Authenticator for IEEE 802.11 networks


hostapd-version [-BdhKtv] [-e entropy_file] [-f output_file] [-g global_ctrl_interface]
                [-G group] [-P PID_file] [-Z num] config-file ...

Runs on:

QNX Neutrino


Detach from the controlling terminal and run as a daemon process in the background.
Enable debugging messages. If this option is supplied twice, more verbose messages are displayed.
-e entropy_file
Specify the (readable and writable) entropy file for the hostapd utility to use.
-f output_file
Send the output to the specified file, instead of to standard output.
-g global_ctrl_interface
The path to the global_ctrl_interface socket.
-G group
The name of the global_ctrl_interface group.
Show help text.
Include key information in debugging output.
-P PID_file
Specify the location of the PID file.
Include timestamps in some debugging output.
Display version information on the terminal, and then exit.
-Z num
(QNX Neutrino extension; QNX Neutrino 7.0 or later) Specify the number of 4 KB pages for the slog2 buffer. The minimum is 5, the default is 10, and the maximum is 500.

The daemon has its own configuration file that can be used to define AP options. The distribution package contains an example of a configuration file. This is installed as /usr/share/examples/hostapd/hostapd.conf for you to use as a basis for configuration. It includes examples of all supported configuration options and a short description of each option. Start the hostapd utility with a full path to the configuration file as the command line argument; for example,./hostapd /etc/hostapd.conf. This file contains the name of the wireless interface.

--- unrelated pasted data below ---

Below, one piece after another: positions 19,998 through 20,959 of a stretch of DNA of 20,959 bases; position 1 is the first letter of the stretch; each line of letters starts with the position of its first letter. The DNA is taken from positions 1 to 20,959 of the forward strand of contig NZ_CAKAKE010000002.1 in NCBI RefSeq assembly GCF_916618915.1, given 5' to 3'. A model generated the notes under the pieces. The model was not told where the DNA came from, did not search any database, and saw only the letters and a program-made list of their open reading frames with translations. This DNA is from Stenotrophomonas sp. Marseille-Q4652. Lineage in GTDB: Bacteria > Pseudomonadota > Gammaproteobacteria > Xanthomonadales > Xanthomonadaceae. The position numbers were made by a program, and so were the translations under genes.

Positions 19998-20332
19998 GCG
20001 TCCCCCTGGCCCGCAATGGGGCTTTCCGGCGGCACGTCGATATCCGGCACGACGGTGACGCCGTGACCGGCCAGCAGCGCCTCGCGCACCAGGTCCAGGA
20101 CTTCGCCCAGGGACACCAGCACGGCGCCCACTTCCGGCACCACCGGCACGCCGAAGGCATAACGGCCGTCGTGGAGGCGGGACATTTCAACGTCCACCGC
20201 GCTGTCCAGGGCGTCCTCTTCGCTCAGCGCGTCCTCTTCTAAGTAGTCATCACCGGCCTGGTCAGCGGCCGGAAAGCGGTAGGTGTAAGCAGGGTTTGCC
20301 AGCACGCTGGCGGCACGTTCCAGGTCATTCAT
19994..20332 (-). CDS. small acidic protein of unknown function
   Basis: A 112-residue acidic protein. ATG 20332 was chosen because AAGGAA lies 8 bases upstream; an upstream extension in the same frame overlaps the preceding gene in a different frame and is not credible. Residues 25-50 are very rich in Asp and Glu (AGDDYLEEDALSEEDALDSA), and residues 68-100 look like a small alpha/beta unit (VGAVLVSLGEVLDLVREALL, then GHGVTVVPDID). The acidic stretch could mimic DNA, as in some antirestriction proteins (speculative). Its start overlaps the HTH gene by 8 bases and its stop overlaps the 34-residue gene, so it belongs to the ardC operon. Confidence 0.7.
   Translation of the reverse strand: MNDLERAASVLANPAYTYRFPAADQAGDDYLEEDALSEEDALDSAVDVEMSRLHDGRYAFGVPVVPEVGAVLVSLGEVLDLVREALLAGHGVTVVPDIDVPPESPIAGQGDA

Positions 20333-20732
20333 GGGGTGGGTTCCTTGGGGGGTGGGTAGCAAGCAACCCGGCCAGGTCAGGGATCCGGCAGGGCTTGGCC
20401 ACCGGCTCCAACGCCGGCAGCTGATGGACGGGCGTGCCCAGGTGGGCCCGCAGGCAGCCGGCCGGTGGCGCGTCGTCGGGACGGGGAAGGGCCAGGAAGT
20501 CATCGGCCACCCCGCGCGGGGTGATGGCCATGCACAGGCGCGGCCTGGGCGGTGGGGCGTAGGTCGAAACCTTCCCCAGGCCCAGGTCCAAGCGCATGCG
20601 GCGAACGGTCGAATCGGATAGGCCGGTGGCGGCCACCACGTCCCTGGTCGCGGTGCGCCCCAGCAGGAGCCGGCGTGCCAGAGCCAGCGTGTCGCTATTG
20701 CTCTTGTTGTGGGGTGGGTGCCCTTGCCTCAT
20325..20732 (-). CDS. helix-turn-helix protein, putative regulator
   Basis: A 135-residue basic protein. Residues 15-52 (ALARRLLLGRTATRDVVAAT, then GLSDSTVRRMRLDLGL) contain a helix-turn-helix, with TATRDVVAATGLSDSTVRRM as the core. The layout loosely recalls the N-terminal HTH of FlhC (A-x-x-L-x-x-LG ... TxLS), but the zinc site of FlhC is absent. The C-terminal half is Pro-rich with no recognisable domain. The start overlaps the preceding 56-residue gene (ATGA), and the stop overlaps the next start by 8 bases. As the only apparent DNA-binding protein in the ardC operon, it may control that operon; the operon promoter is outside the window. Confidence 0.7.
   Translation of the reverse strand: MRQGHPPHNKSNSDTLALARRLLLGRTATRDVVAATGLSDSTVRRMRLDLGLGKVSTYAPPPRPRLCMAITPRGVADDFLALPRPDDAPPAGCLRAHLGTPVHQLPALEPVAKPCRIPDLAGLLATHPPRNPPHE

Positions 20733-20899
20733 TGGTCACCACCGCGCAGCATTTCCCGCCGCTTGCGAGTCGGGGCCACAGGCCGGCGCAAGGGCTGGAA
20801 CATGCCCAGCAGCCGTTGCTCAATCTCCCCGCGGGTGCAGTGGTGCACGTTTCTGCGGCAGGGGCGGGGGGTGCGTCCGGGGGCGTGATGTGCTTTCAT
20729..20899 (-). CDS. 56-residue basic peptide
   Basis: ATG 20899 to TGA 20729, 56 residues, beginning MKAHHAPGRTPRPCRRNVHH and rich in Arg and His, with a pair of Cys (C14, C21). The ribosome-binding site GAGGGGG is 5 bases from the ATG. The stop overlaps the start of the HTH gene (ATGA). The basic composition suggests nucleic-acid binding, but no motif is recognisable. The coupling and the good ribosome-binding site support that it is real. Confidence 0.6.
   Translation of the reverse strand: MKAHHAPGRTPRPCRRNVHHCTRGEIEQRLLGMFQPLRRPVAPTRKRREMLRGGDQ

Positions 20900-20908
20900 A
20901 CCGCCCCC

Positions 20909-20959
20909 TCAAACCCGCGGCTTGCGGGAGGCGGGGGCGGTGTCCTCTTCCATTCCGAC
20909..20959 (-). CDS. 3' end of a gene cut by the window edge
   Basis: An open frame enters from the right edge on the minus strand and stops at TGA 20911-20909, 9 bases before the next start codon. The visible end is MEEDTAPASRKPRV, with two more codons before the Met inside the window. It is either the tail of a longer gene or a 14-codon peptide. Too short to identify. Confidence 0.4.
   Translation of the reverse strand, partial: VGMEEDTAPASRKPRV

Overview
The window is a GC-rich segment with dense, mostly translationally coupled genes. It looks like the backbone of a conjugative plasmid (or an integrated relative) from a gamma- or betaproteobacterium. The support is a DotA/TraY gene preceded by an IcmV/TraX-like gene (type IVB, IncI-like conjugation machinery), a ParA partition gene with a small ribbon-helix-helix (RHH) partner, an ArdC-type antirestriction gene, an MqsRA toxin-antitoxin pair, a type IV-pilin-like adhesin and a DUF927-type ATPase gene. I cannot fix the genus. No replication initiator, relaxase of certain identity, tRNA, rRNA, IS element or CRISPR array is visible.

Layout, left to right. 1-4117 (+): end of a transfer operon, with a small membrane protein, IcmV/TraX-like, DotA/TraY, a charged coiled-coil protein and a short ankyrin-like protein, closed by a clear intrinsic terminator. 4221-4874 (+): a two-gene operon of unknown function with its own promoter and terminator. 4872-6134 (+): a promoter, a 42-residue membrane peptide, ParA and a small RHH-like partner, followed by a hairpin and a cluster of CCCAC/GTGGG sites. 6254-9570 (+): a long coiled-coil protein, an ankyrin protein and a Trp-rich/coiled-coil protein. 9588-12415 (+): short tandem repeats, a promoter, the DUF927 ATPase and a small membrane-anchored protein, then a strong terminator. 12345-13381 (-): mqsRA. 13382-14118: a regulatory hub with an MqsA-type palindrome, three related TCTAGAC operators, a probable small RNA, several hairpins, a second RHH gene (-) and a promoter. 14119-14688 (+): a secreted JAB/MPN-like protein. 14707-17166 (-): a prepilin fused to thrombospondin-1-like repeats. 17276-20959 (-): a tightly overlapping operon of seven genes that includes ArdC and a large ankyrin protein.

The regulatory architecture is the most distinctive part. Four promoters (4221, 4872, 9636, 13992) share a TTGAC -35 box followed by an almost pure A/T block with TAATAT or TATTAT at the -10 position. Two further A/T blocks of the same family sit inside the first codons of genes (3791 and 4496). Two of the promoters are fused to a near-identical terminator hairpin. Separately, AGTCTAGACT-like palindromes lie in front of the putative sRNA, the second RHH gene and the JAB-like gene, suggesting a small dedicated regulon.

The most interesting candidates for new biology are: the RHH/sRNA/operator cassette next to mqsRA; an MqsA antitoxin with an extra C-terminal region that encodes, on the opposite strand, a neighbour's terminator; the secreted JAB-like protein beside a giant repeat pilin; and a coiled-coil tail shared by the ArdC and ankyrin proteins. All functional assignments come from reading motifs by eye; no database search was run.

The hostapd utility is an authenticator for IEEE 802.11 networks. It provides full support for WPA/IEEE 802.11i and can also act as an IEEE 802.1X Authenticator with a suitable backend Authentication Server (typically FreeRADIUS). The hostapd utility implements the authentication protocols that piggyback on top of the normal IEEE 802.11 protocol mechanisms.

The number in the hostapd utility name indicates the WPA version it supports. For example, hostapd-2.5 supports version 2.5.

To use hostapd as an authenticator, the underlying device must support some basic functionality, such as the ability to set security information in the 802.11 management frames. Note that not all devices have this support.

The hostapd utility is designed to be a daemon program that runs in the background and acts as the backend component controlling the wireless connection. It supports separate front-end programs such as the text-based front-end, hostapd_cli.

To reload changes to the configuration file, send a SIGHUP signal to the hostapd processor, or use the hostapd_cli reconfigure command.